Category Archives: Fiction

A Non-Traditional Award List for Teens Living in the Margins of Society

homeless-youthOne of the most amazing aspects of reading is the ability to discover and empathize with any and every experience you can possibly imagine. You can read up on people who are exactly like you, you can step into the skin of a being who has never existed in our world, or you can visit a place that once existed and now only continues to do so in ruins and fossilized records.The point is, you get to choose your own experiences. And they’re endless.

Sometimes we want to read about people who are similar to ourselves; it’s a way to understand the world and how we relate to it. After a while, though, you may want a change. I know that lately I’ve been craving stories that aren’t about lives similar to mine, but feature, in fact, a very different set of circumstances. Again, it’s a way to understand the world and how we relate to it. Maybe it’s a type of voyeurism. Maybe it’s a form of consolation. More likely, it’s genuine interest. It’s a desire to stretch my empathy; to expand my sense of experience (even though I’m not actually experiencing it. Thought to discuss at a latter date: what is the difference between reading about or watching an experience as opposed to living through it directly? What can indirect experiences teach us? What is the benefit?). Some have said it’s a form of self-punishment; the desire to dive into dark holes of despair and hopelessness. But there again, is the beauty: each of us gets to choose our own experiences. We may not be able to control much about our “real” lives, but we can sure choose the types of lives we want to explore in books.

For some of you, the following book list, which speaks to “teens living in poverty, on the streets, in custody, or a cycle of all three” will offer experiences you’re completely unfamiliar with or perhaps don’t care to read about. That’s fine. For those of you who sense something interesting, pursue it. Lists like this are important in that they allow all of us to see a group of people who, while facing significant and difficult challenges, are often invisible in everyday society. They help those of us who are familiar with the subject matter (teen incarceration, custody, poverty, homelessness) to work through our own experiences. They remind us that we’re not alone. At the same time, these lists help those of us who have (luckily) never had to deal with such experiences that there people out there not only facing them, but having to live with all of these challenges, daily. And whenever you step outside of your comfort zone, there’s valuable wisdom, experience, or insight to be gained.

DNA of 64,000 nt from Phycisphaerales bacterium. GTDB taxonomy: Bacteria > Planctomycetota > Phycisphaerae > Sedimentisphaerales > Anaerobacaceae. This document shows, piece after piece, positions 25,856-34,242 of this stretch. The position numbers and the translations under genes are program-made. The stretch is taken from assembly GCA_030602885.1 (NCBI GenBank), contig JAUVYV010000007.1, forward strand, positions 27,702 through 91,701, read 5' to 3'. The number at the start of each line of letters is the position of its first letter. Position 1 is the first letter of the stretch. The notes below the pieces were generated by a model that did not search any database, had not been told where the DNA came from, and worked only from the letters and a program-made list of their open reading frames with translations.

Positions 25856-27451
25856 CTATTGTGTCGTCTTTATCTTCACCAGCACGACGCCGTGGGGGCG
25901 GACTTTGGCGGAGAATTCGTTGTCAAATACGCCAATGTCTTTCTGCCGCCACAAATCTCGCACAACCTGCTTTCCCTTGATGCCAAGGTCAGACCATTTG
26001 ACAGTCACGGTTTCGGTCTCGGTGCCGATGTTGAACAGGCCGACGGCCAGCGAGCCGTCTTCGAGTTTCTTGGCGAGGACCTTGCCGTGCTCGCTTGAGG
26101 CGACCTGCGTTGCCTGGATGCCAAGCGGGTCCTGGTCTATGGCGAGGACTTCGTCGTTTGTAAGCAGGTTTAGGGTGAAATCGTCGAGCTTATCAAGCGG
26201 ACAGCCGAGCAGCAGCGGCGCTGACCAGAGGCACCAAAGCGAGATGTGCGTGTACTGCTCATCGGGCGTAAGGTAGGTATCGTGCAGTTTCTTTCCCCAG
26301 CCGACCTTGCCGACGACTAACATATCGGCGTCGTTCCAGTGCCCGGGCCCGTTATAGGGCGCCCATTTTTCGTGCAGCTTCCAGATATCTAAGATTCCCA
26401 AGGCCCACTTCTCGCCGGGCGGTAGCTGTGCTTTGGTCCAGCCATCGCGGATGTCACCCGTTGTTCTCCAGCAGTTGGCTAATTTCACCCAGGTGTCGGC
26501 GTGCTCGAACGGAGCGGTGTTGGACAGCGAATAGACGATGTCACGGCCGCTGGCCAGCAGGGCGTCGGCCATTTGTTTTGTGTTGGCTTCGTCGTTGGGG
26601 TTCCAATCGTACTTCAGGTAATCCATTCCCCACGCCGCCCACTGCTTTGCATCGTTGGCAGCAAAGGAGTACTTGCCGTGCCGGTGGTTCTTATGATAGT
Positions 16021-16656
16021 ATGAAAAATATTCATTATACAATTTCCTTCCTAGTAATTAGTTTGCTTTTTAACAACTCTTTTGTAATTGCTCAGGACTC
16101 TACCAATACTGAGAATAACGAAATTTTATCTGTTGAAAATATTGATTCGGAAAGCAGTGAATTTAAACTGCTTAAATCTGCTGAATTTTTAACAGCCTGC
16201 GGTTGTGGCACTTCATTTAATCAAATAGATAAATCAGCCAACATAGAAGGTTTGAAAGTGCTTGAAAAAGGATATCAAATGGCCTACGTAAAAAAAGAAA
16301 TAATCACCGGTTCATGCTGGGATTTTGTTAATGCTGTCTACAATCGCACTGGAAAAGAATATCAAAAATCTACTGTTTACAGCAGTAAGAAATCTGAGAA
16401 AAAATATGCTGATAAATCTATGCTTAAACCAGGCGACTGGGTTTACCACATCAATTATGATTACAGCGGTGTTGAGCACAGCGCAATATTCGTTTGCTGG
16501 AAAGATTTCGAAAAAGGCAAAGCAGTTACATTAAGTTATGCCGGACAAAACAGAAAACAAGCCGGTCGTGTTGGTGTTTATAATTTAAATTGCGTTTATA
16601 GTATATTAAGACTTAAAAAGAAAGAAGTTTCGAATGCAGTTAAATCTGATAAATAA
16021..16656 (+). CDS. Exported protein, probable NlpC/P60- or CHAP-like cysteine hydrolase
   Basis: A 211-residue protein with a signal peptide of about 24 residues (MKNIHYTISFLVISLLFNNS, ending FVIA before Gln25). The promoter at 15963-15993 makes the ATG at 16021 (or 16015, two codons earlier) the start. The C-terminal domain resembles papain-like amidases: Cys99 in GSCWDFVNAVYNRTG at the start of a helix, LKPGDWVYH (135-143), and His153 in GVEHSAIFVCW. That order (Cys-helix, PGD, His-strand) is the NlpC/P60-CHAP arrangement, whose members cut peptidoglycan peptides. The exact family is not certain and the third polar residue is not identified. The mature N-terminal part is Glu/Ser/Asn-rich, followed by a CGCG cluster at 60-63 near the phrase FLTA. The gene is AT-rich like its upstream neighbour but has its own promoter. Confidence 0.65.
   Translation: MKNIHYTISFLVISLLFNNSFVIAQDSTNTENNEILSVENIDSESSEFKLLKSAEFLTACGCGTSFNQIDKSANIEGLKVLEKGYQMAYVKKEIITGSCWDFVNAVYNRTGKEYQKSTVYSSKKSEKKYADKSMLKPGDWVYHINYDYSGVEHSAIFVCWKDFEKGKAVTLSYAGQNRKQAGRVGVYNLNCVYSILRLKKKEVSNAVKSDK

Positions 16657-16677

The ASCLA has a Library Services for Youth in Custody group which advocates for youth who have been detained in various types of correctional institutes.These books are recommended for anyone who is interested in teens living in the margins of society. Check out their website for the complete list of 25 titles.

The 2014 top ten (of which Mill Valley Library carries 6) are:

An excellent resource for incarcerated youth, the Beat Within is a non-profit organization that works with juveniles in detention facilities to express their thoughts and feelings through words and art. Check out some pretty powerful and amazing work created by teens in the program on the Beat Within’s Facebook page.

There Be Monsters!

monsters

Reality with a Twist: Magical Realism

magical_realism

Steampunk!

steampunk“In three short words, steampunk is Victorian science fiction. Here “Victorian” is not meant to indicate a specific culture, but rather references a time period and an aesthetic: the industrialized 19th century. Historically, this period saw the development of many key aspects of the modern world (mechanized manufacturing, extensive urbanization, telecommunications, office life and mass-transit), and steampunk uses this existing technology and structure to imagine an even more advanced 19th century, often complete with Victorian-inspired wonders like steam-powered aircraft and mechanical computers.” ~Tor.com